The Tree (Zeitgeist Films, NR)

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Soon after, Dawn and the plumber are making out, which is what invokes the ire of the tree in the first place. Yes, this is all as stupid as it sounds.

 

 

 

In a scenario better suited to a schlocky horror movie than a heavy-handed art house movie, the new Julie Bertuccelli film The Tree concerns a family—matriarch Dawn (Charlotte Gainsbourg) and her four children—who are overcome with loss when patriarch Peter (Aden Young) dies suddenly, but soon precocious daughter Simone (Morgana Davies) begins to believe that the spirit of her father has migrated to the enormous fig tree in the family’s back yard, which looms ominously over the house. This theory of Simone’s is backed up by the fact that the tree likes to damage the house when Dawn takes up with a new man—it drops branches on top of the house and in the process crushes a room, it uses its roots to gum up the plumbing and piss off the neighbors, etc. In the context the film puts these actions, they come off not silly (which could be fun), not touching (which is what the Bertuccelli is going for, I think), but really just dumb and frustrating.

Speaking of dumb and frustrating, almost every other aspect of the film is. The acting is wooden, which is strange from Gainsbourg, who is usually very good and likeable. The writing, aforementioned plot points aside, is lazy and stupid—you’ll never see a character act in a logical way in this film, and character motivation is completely lacking. See: Dawn walks into a plumber’s storefront needing a plumber. Immediately upon entering the shop the plumber, George (Marton Csokas), offers Dawn a job, despite the fact that a) he doesn’t know her name, b) he does know that she has never had a job before in her life (she tells him so), and c) she didn’t so much as ask about it. Soon after, Dawn and the plumber are making out, which is what invokes the ire of the tree in the first place. Yes, this is all as stupid as it sounds.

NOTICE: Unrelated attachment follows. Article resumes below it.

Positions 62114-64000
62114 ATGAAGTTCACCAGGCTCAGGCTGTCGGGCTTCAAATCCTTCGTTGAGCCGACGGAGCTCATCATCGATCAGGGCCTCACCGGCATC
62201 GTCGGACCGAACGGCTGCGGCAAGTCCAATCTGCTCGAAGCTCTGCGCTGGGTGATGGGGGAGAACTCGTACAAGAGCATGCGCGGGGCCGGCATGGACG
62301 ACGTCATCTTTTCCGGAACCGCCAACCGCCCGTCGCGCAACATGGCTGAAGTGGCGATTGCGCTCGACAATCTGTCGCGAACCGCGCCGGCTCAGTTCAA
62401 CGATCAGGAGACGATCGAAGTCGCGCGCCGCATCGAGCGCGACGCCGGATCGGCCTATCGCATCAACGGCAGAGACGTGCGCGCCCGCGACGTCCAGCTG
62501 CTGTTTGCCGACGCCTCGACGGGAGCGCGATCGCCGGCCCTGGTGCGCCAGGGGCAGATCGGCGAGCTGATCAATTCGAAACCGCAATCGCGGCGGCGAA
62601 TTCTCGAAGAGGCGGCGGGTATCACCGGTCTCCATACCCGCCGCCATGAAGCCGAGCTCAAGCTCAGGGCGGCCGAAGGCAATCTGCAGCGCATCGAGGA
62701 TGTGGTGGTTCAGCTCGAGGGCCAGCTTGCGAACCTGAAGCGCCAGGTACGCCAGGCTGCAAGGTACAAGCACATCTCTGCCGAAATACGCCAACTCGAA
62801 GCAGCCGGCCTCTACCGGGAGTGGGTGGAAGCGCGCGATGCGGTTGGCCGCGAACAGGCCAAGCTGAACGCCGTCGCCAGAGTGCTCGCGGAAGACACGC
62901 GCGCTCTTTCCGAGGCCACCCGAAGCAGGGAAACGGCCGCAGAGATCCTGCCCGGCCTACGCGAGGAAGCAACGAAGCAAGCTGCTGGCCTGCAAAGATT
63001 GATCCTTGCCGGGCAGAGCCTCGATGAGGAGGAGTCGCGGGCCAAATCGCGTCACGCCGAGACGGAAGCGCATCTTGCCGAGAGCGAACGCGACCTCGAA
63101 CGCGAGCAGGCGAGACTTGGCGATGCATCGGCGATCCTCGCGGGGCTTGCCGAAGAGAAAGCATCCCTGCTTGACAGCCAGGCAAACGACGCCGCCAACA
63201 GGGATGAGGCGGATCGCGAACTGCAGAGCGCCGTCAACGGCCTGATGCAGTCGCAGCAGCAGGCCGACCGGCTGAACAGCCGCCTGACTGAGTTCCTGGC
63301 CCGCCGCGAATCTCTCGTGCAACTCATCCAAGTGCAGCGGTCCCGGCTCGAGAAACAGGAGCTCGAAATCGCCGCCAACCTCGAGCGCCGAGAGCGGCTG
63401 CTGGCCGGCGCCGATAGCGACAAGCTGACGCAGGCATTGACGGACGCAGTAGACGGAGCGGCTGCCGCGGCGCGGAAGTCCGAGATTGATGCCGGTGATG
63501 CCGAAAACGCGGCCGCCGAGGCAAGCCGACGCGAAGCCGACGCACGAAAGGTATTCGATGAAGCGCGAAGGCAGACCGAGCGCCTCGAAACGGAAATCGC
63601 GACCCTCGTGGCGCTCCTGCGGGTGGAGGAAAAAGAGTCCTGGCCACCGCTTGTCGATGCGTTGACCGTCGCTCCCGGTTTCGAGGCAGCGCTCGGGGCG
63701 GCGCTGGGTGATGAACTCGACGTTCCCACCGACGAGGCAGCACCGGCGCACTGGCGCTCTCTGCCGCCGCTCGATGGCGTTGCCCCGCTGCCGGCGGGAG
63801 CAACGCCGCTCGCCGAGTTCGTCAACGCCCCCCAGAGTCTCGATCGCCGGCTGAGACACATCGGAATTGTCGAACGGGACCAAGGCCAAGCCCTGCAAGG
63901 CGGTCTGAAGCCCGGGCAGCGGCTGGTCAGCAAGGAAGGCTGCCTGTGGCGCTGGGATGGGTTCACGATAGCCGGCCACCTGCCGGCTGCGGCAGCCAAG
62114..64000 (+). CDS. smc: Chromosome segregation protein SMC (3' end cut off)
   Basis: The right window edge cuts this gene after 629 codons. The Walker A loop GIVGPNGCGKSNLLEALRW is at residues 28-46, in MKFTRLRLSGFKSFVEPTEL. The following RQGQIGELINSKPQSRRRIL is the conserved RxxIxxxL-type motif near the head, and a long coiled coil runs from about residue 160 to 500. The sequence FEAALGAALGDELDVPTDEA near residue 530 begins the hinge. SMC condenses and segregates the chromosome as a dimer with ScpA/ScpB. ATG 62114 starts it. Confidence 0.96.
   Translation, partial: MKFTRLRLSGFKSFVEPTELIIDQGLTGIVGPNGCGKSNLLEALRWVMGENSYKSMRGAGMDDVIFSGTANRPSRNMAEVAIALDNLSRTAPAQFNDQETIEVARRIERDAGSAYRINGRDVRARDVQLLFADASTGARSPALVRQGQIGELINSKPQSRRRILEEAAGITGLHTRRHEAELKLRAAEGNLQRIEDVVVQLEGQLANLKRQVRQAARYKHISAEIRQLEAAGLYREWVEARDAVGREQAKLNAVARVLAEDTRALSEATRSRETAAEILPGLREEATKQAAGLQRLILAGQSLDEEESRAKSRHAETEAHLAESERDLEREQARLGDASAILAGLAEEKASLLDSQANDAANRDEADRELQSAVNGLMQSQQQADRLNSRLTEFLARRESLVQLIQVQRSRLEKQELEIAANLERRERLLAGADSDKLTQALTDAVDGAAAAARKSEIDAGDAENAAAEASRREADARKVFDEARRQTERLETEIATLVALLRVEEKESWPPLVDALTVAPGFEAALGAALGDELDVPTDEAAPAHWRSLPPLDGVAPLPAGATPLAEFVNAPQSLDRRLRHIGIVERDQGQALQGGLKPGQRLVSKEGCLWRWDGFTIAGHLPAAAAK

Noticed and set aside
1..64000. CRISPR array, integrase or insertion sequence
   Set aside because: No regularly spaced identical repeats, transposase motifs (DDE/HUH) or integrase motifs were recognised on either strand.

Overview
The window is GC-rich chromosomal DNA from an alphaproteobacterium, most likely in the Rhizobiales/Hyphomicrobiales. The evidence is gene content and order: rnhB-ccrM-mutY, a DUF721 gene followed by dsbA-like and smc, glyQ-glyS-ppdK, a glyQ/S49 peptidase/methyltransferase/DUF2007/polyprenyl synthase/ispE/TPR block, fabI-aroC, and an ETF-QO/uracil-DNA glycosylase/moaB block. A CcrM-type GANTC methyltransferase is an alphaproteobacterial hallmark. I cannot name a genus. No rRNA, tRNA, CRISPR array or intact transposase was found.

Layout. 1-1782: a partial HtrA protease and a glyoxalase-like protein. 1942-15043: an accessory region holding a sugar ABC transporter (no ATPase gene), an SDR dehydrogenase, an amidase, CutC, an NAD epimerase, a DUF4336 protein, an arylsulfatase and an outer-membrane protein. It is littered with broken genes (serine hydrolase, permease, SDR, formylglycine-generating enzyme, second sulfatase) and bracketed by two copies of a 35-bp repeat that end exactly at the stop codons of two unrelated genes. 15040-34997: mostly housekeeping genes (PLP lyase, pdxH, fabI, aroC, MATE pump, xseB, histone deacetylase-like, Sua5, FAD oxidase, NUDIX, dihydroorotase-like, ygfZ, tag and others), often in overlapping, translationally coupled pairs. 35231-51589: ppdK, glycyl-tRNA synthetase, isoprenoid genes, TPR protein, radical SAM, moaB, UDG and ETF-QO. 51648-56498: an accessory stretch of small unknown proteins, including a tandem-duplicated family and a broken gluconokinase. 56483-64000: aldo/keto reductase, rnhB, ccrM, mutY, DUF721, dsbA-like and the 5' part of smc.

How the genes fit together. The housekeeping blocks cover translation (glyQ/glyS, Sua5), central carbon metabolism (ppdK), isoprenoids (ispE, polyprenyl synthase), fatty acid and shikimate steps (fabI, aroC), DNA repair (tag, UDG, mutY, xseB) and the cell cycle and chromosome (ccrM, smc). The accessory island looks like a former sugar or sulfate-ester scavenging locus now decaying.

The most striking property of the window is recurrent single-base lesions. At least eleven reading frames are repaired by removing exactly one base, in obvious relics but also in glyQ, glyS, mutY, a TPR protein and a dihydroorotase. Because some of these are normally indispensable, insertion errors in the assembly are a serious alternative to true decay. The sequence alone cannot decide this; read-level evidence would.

It’s a shame, too, because aside from usually liking Gainsbourg I also liked Bertuccelli’s only other feature film, 2003’s unfairly overlooked Since Otar Left. As it stands, the only redeeming quality in this film at all is that sometimes Nigel Bluck’s landscape photography is pretty (he’s not so good with interiors; just the Australian countryside, where the film is set), and the tree itself is actually quite gorgeous (there’s a funny bit in the credits involving the people who helped “cast” the tree). Now if you’ll excuse me, I’m going to go rewatch The Evil Dead, and think about what might have been. | Pete Timmermann

 

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